A contemporary Concept of Bowing Technique

Discussion in 'Jazz Technique [DB]' started by gruffpuppy, May 31, 2002.

  1. Has anyone worked with this book by Frederick

    "A contemporary Concept of Bowing Technique"
  2. Yeah, somewhat.
  3. The reason I ask is because of the introduction to the book. The way he explains his concepts and the way the lessons are written out go over my head. I can read the music and play it but he writes out the bow strokes on a second staff.

    Maybe I just need to have a cup of coffee before I read the intro again.
  4. Skip the intro dude, it's the most confusing part of the book. Play through the exercises and Just remember this: The book is about bowing, not fingering. The whole purpose is to practice string crossing to get a good even tone in all styles of playing. the basic concept is that if you can visualize the actual musical phrases as just string crossing patterns at the given tempo, then you only have to worry about your other hand pushing the strings down on the right notes.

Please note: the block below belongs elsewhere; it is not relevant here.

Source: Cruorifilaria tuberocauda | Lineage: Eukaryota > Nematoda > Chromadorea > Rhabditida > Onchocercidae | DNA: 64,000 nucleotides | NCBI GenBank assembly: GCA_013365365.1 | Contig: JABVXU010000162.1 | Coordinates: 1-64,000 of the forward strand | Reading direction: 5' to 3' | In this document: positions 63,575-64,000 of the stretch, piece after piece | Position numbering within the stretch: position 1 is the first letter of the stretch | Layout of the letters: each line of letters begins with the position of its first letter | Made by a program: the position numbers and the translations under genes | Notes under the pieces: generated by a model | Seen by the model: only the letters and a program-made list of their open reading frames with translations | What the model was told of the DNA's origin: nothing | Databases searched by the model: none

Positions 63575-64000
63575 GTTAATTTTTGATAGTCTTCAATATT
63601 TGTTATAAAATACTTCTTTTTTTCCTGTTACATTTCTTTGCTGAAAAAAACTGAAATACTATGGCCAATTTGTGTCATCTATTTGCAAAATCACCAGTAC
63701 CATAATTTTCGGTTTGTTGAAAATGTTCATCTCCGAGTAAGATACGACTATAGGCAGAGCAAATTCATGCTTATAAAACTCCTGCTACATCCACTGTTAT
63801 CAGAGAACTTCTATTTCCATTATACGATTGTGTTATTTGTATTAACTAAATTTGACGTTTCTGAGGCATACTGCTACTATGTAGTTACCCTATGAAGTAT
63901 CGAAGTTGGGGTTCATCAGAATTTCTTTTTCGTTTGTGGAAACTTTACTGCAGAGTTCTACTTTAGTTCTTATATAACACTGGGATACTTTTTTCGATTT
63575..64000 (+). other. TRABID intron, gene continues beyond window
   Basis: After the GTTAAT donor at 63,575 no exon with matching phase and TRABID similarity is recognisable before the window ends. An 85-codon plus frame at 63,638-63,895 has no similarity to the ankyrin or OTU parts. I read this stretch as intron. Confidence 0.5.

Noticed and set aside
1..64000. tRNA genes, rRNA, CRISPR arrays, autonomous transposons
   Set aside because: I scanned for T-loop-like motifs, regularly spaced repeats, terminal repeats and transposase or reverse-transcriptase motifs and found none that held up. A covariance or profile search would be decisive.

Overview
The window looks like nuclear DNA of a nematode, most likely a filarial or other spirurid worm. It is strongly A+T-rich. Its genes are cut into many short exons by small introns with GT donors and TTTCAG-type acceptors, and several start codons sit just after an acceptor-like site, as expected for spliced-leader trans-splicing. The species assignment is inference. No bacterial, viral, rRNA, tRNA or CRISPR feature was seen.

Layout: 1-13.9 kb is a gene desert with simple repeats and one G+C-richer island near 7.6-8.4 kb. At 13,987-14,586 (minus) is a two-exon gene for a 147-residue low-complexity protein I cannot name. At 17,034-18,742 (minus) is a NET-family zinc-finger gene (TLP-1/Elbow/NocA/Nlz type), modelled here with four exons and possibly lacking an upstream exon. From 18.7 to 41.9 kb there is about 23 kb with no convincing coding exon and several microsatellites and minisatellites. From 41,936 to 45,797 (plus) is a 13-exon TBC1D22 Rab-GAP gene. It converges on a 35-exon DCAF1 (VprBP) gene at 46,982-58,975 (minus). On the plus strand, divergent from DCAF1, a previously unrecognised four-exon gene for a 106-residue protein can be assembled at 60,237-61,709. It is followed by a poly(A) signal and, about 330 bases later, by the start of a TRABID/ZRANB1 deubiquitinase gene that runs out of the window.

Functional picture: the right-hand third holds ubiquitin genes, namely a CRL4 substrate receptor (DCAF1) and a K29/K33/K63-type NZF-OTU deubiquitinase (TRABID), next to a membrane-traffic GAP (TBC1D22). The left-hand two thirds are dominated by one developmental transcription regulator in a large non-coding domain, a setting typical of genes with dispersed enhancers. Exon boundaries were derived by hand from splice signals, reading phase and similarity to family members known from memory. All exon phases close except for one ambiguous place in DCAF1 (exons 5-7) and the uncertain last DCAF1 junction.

Too easy, huh? ;)
  5. I should have remembered your quote before I asked the question.

    Thanks, that is the way I was planning on going through the book but while reading the intro before bedtime . . . well it put me to sleep. Wasn't really looking for bow technique put into calculus equations.
  6. Essentially, what the book boils down to is what Doug Mapp calls "bow to destination." Let's see if I can explain this a little bit without being too confusing.

    With each bow stroke you have to consider preparation of the next bow stroke. When playing on one string, whether slurs or detache, all you have to consider is the length and speed of is stroke. String crossings add the complexity of having to move the bow in a downward arc toward the string you are crossing to so that when it's time to sound the note on the different string the bow is already making contact with the string. There should be no daylight between the hair and the string you're crossing to.
  7. That's why I'm known around here as the King of Double Stops. Trouble is, they almost always weren't written.